Does my character cross too much of a line here?

Discussion in 'Character Development' started by Ryan Elder, Jun 11, 2015.

  1. Mckk

    Mckk Moderator Staff Supporter Contributor

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    It honestly sounds like you have thought it through a lot and you have included this character and his desire to rape as something crucial to the plot and not just for lolz. In that case, personally I'd say stick with your original plan and don't worry about it. You should only make changes that are right for the story you wanna tell.
     
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  2. Ryan Elder

    Ryan Elder Senior Member

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    Okay thanks. I am getting two opinions from other writers as well. It seems that some are on one end, and say that if I have to have him for the plot, I should just get him over with as quick as possible and keep his scenes as short as I can and then get rid of him when he's not needed anymore. The others says that I should take my time and develop him fully since his issue is so controversial. What do you think?
     
  3. Some_Bloke

    Some_Bloke Active Member

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    A few people don't like the fact that the character almost raped someone but then changed his mind at the last minute, I say "so?" There's plenty of stories where the protagonist goes to murder someone but then changes their mind at the last minute even sometimes when the person they try to murder is innocent. They still make for likeable characters

    The antagonist crossed the line the protagonist refused to, which is pretty interesting and it gives the two an interesting relationship. I say keep it in, but don't overdo it.
     
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  4. Ryan Elder

    Ryan Elder Senior Member

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    Okay thanks. This isn't the protagonist though, and more of minor character though. His role is small, but essential, plot wise. However, perhaps he doesn't have to come close to rape and stop himself. Perhaps he can have the same problem as the antagonist, but he does not want to go as far as rape. Perhaps he just wants to taunt the kidnapped woman, and try to make her see how he is rejected by the opposite sex. Perhaps he can just aim to teach her a lesson, but without going as far as rape, just by pure psychological tactics during the kidnapping. This could separate him more from the antagonist for readers, and they may still see the same controversial character flaw but in a different, and perhaps better light?
     
  5. ChickenFreak

    ChickenFreak Contributor Contributor

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    What about someone who almost tortures a toddler, for fun, and then changes his mind at the last minute? Likeable character?
     
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  6. ChickenFreak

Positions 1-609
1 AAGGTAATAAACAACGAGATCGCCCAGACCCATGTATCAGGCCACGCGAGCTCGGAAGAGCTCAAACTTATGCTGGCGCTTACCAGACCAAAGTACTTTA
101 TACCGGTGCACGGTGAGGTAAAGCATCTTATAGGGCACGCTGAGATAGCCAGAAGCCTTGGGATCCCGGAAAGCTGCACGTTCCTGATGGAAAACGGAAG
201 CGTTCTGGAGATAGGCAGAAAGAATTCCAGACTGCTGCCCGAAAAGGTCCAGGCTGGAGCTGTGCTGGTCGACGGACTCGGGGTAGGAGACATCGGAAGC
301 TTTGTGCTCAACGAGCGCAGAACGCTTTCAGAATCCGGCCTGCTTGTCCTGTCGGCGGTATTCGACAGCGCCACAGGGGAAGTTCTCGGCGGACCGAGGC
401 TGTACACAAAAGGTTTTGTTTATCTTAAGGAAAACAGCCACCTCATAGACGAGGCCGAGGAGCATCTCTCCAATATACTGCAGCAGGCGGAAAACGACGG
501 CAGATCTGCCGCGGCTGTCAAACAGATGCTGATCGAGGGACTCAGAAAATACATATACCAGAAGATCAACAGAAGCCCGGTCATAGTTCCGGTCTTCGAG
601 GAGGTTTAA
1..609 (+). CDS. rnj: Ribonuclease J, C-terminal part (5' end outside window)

ChickenFreak Contributor Contributor

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    ...teach her a lesson? The lesson that women should always accept men's advances?

    I'm just not seeing a scenario where this guy is anything but contemptible. Edited to add: He could be interesting, and he could perhaps cast some light on the contemptible, selfish, narcissistic, sadistic parts that lurk in all of us. But that's the best I can see here.
     
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  7. Ryan Elder

    Ryan Elder Senior Member

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    I never look at characters as likeable or unlikeable. In almost all fiction, every character has flaws, especially ones how are villainous in the story. Even though this character tries to stop the antogonist he is still a villain over all. And he is a plot driven character, meaning he is more about sending the plot in a certain direction by his actions, to get to the desired ending. The story is not really a character study on him for the most part, or at least that's not how I intended it.

    Even if he is not likeable, I need to make him acceptable to the reader, which readers said that have not found him so. I mean if readers can accept serial killers who do terrible things in other stories, or terrorists, I don't think it's asking to much to accept this character, and not every character has to be likeable, as in their are several stories where not everyone is.
     
  8. ChickenFreak

    ChickenFreak Contributor Contributor

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    What's your definition of "accept" those serial killers? Like them? Root for them? Or just find them fascinating?

    And I believe, unless I'm mixing you up with someone else, that you and I have discussed the fact that when a book tries to explain why a serial killer character did what he did, there's usually a background of intensive, very long-term child abuse. Are you doing that with this character? Or is he doing what he does just because he hasn't had good luck with women? Those two are very, very far apart.